Sunday, April 6th, 2008

As we can see, over the past several months, there had been a lot of volatility in the global financial markets. As we said before in Why is the market so easily tossed and turned by dribs and drabs of data?, without the proper framework of sound economic theory, the outcome is that the lack of deductive reasoning and insights brought about the situation where the

… market gets tossed and turned by every minute variations of statistical information from economic reports. The end result is confusion and volatility.

Clearly, this shows that the media, pundits, investors, traders and other market participants do not know what is going on.

Today, we will present to you what we believe to be the long-term big picture. Our opinion is by no means a prediction in the forecasting sense- rather, it is just our feeling, intuition and guesses (maybe one day in the future, this opinion will be famously known as ‘insight’ or ‘foresight’?). Therefore, do NOT take our opinion as financial advice- we are not financial advisers and our conviction is that one should be ultimately responsible for one’s own investment and financial decisions.

Okay, here comes the meat…

Firstly, our belief is that the US economy is heading for a hard landing. Currently, Ben Bernanke’s forecast is that economic growth will pick up in 2009 after a possible mild recession. This is also the belief of the market, as it tentatively believes that the credit crunch is abating. We are sceptical of this view. After all, years of accumulation of bad debts, over-leverage, mal-investments and structural damage of the US economy cannot be simply brushed away with the turning of interest rate levers, money ‘printing,’ bailouts and sweet talks. As we explained 13 months ago in Marc Faber on why further correction is coming- Part 2, the liquidity contraction that started in the US is resulting in the process of global asset price deflation, especially house prices in the US. As asset prices deflate, this will bring about further bad debts, which in turn will bring about further deflation in a vicious cycle.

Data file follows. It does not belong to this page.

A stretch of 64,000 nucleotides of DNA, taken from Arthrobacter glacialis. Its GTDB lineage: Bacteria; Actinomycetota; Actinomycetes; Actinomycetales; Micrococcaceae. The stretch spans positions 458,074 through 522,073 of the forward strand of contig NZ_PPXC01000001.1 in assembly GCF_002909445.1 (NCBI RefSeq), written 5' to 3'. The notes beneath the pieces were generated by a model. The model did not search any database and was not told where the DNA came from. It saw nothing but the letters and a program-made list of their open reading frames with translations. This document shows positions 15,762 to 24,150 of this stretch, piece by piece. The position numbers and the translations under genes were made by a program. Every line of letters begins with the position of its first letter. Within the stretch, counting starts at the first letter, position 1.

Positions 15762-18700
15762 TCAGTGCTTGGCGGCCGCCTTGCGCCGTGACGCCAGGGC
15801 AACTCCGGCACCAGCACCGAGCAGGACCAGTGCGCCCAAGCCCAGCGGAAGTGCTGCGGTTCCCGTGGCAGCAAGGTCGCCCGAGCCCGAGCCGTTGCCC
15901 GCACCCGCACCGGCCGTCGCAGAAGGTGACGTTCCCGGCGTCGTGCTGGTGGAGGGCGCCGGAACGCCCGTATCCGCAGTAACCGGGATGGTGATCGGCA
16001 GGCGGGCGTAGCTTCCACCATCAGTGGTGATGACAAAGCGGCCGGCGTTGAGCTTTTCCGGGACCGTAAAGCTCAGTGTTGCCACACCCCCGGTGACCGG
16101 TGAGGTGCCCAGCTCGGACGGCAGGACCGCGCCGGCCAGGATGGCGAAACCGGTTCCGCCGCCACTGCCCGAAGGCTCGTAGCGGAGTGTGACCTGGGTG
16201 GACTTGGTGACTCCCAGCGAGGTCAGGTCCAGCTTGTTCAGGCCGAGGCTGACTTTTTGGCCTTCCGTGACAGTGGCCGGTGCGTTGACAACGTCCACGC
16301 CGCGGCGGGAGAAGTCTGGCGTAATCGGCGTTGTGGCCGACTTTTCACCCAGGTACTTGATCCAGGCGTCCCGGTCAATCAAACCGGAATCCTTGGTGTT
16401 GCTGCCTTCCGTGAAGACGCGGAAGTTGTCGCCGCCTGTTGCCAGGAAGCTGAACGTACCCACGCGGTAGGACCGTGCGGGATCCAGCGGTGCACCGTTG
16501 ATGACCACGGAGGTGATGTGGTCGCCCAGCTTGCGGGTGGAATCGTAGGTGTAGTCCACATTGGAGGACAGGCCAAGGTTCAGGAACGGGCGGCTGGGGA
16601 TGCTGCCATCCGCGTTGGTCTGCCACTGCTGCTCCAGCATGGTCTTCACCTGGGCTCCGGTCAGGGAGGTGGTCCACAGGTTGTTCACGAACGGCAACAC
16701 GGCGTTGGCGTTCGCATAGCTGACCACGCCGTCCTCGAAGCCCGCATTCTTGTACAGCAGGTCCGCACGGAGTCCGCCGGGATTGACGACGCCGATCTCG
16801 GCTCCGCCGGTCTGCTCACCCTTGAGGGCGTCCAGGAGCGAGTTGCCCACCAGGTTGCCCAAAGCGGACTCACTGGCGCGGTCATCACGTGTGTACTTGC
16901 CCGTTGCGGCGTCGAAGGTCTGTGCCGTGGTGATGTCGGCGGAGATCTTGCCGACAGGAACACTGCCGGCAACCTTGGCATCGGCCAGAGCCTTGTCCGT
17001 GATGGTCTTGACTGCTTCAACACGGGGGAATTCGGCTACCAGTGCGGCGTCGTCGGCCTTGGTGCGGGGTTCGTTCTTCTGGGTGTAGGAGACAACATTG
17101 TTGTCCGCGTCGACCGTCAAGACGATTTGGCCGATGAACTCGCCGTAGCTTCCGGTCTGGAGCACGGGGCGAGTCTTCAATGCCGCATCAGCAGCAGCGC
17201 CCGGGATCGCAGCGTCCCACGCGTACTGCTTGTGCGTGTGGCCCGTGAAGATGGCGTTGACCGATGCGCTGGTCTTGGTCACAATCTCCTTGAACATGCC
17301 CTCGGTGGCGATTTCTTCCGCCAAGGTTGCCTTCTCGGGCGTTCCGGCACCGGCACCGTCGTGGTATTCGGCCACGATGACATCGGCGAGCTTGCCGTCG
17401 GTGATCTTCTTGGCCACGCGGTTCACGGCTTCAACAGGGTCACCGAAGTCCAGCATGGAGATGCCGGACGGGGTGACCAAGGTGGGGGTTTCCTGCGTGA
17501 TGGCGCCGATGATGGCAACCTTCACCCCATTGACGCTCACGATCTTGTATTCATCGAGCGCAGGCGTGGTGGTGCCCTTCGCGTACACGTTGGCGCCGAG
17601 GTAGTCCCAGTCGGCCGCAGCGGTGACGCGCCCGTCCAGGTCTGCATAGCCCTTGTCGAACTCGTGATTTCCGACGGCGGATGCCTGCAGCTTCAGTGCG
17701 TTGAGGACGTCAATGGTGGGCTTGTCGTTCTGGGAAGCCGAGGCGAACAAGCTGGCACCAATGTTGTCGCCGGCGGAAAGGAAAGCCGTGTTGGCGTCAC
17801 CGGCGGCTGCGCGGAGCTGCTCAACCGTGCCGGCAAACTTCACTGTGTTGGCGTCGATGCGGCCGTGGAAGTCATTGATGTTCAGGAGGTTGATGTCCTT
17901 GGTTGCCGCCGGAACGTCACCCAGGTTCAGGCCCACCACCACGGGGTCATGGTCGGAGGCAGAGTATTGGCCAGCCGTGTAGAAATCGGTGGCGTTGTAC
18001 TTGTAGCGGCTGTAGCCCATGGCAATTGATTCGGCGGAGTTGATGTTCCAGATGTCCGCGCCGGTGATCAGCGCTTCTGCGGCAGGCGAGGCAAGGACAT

Next, as it especially applies to the Western developed world, the financial side of the economy has grown to be a major intertwined component of the overall economy. As we said before in Analysing recent falls in oil prices- real vs investment demand, the difference between the real and financial side of the economy is that the

.. real side [is] where you find the physical market for goods, services and labour. The financial side is where you find the flow of financial capital, assets and payments.

It can be argued that today, the financial side of the economy had grown beyond its original supporting role of efficiently and flexibly allocating capital for the real-side of the economy, to the point of playing one of the primary roles in the economy. In any case, both sides are interlocked hand-in-hand with each other, which means any shocks to the financial system will affect the real economy and vice versa. To illustrate this point, take the case of Australia. With the vast majority of working Australians parking their retirement savings through the superannuation system, which in turn distributes the savings into financial products (e.g. managed funds), which in turn further distribute these savings into the financial asset markets (e.g. stock market). Furthermore, even ownership of physical assets (e.g. property) requires credit, which in turn is sourced from the financial system. And when it comes to credit, developed Western economies like Australia have been gorging on them to fund anything from credit card debts, personal loans, car loans, stock investment through margin lending, store cards, etc. Therefore, you can see that any breakdown in the financial system will have serious and dire consequences on the rest of the real economy.